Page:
The energy patch has been a painful place to reside for the past six months.
The perfect storm of rising production and dwindling global demand have conspired to push down prices for oil to lows not seen since 2010. Energy stocks have been in a world of hurt as those lower oil prices have translated into poor margins and profits … and for some shale operators, the situation has made drilling completely worthless.
However, the slide in crude oil isn’t affecting all energy stocks the same way. Some are going to feeling it a lot more — for instance, in the oil services industry.
The latest batch of earnings reports from Schlumberger Limited (NYSE:SLB), Halliburton Company (NYSE:HAL) and Baker Hughes Incorporated (NYSE:BHI) highlight some of the near-term issues these oil stocks will face. For instance, the environment has become so toxic, it has warranted the three companies laying off a combined 17,000 workers combined.
So one can’t help but wonder: If the leading oil services stocks are hurting this bad, what’s going to happen to smaller players that don’t have the product breath, technology or pricing power?
For investors in these energy stocks, the answer isn’t pretty.
A Bad Storm Brewing for Smaller Energy Stocks
Lower crude oil prices are having one major effect on the oil service stocks: Energy companies simply aren’t spending like they used to.
After years of splurging on new ambitious projects and horizontal drilling, capex is falling by the wayside. Already, we’ve seen numerous announcements of major reductions in what producers are planning on spending to find and process crude oil. The average cut has been about 25% to 30% lower than 2014’s numbers.
That’s not necessarily such a great thing if you own/operate drilling equipment for hire.
Baker Hughes predicts that the number of drilling rigs in operation will fall by 15% during the first quarter as the capex cuts begin to work through. Typically, the bottom isn’t reached until rig counts fall by around 40%. Some analysts have even postulated that once we hit the bottom, it’s going to take around eight years to get back to the boom days of 2014.
The three big players have begun a slugfest to keep things churning during the downturn. HAL and BHI have agreed to merge in a deal that will create one of the largest oilfield services companies and save billions of dollars. Meanwhile, SLB has continued to make good on being the “global” oilfield services provider by making a big acquisition in Russia. All of these moves — along with rolling out new cost-saving technologies in deepwater and shale drilling — are designed to keep the oil producers coming back to them rather than rivals.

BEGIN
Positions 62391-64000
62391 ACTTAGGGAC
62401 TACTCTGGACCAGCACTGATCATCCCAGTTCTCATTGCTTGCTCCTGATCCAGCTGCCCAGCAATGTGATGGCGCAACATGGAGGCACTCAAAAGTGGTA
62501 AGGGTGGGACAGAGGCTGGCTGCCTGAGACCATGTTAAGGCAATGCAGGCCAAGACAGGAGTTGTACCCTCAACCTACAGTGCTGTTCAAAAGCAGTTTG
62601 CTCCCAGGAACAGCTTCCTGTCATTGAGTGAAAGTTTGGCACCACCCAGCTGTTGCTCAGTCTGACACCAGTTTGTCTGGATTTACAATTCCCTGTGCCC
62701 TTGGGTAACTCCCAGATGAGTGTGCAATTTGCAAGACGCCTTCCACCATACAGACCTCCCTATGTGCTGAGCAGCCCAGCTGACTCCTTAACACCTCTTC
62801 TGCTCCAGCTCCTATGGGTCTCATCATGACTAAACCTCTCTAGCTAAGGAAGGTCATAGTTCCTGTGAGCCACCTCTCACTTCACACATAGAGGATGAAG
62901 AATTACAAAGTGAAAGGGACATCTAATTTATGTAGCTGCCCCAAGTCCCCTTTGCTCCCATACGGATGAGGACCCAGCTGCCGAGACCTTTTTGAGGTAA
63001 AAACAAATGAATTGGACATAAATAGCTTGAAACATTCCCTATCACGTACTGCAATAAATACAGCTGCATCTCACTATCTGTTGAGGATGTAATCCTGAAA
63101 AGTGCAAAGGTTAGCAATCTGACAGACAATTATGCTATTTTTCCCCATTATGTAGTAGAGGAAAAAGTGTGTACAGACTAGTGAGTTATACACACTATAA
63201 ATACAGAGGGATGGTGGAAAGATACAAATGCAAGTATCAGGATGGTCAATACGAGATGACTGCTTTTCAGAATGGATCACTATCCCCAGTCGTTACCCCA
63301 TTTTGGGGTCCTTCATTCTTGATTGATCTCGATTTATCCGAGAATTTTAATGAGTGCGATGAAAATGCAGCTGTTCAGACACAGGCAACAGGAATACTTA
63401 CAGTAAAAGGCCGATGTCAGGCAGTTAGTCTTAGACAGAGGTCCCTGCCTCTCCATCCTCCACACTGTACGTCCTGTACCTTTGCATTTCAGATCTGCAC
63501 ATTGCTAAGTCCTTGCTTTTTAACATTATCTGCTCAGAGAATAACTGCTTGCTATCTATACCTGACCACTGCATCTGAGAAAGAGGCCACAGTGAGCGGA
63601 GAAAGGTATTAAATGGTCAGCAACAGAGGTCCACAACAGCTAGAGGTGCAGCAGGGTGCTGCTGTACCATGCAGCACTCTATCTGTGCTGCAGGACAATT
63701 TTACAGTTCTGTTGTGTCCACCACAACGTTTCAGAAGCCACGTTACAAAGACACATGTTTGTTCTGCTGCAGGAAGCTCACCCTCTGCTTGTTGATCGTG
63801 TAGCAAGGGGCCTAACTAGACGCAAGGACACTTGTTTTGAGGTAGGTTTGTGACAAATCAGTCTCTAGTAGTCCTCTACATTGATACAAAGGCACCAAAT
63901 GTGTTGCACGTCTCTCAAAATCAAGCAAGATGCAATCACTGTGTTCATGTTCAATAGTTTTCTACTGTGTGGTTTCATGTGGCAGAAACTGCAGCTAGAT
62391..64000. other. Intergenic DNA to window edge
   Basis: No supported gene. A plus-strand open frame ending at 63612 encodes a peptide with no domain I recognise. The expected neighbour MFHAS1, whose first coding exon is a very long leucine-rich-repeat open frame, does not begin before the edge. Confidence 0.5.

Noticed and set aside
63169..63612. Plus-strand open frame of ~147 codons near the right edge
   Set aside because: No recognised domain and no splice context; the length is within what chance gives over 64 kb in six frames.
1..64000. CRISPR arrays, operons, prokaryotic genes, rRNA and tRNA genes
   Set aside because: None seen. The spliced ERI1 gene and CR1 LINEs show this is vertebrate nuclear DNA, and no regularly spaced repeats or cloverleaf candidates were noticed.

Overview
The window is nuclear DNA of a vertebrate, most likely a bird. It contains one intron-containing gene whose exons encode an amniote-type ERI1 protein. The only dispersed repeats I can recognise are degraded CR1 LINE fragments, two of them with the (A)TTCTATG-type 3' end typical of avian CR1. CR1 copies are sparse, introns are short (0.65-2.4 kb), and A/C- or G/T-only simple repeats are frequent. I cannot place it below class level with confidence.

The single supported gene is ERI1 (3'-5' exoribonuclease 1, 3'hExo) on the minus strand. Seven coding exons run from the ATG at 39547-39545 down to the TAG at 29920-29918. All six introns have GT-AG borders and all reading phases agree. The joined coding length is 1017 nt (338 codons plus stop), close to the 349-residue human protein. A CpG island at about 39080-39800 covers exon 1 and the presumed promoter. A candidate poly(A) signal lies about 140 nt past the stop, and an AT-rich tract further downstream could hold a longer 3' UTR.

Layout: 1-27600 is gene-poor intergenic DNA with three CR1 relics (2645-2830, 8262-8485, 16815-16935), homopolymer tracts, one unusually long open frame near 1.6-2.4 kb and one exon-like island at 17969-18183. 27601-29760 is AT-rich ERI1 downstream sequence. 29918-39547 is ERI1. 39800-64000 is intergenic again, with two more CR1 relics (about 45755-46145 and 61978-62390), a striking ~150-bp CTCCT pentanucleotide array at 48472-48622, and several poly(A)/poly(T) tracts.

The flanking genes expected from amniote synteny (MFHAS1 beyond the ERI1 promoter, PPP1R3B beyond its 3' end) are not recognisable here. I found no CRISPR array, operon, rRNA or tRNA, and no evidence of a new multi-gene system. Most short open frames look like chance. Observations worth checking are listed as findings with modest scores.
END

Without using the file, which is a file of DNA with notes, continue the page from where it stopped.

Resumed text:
And if they ultimately need to cut prices, HAL, BHI and SLB have the cushion to do so.
But many of the smaller oil services stocks don’t have that luxury. High debt loads, fractional market shares and relatively costly technologies will be the downfall of these firms. At least one analyst calling the upcoming price environment “an all-out depression” for oil service stocks.
In short: The sector could be in a deep, dark funk for some time.
So, who’s got the funk?
3 Energy Stocks Primed for a Continued Fall
Civeo: Since being spun off from Oil States International, Inc. (NYSE:OIS), things haven’t gone well for Civeo. CVEO provides temporary accommodations and modular housing facilities for E&P firms’ workers in remote locations. That’s a great niche business to be in when times are booming, but not when layoffs are the norm — as such, CVEO shares have plunged nearly 90% in half a year.
And yet, things still could get worse. Civeo already reported dour occupancy numbers in its third-quarter earnings report back in November. That was before any of the recent big-time layoffs and capex spending cuts were announced. Those poor occupancy numbers were enough for CVEO to cut its 18% dividend and “re-evaluate and pursuing additional revenue opportunities.” Given the new outlook, it doesn’t look good for the niche player.
Key Energy Services: Critical oilfield services — like directional drilling, coiled tubing, fluid management and pressure pumping — are all KEG’s bailiwick. Problem is, they’re also in Halliburton and Baker Hughes’ wheelhouse — and Key Energy can’t compete in a price war with these giants. Adding to KEG’s problems is its hefty debt load. KEG has about $759 million in debt on its balance sheet, giving it a debt-to-equity ratio of 67.6%. As loses continue to mount, that debt will continue to put pressure on Key’s ability to continue operating as an ongoing firm. Already, KEG’s bonds seem to be pricing in that sort of scenario, while multiple analysts have rated it a “strong sell.”
Patterson-UTI: Obviously lower rig counts are bad for firms who specifically are drillers for hire. PTEN is one of the biggest and features a fleet of some of the most advanced walking rigs on the market. Unfortunately, those rig might prove to be a bad investment for PTEN in the near term. Analysts at Credit Suisse recently cut Patterson’s full-year earnings estimates by a whopping 93%. Those kind of cuts haven’t been baked into the stock yet — but it’s coming. Patterson continues to report lower and lower counts for its rigs in service. That won’t sit too well with PTEN’s stock, which should drift lower.
As of this writing, Aaron Levitt did not hold a position in any of the aforementioned securities.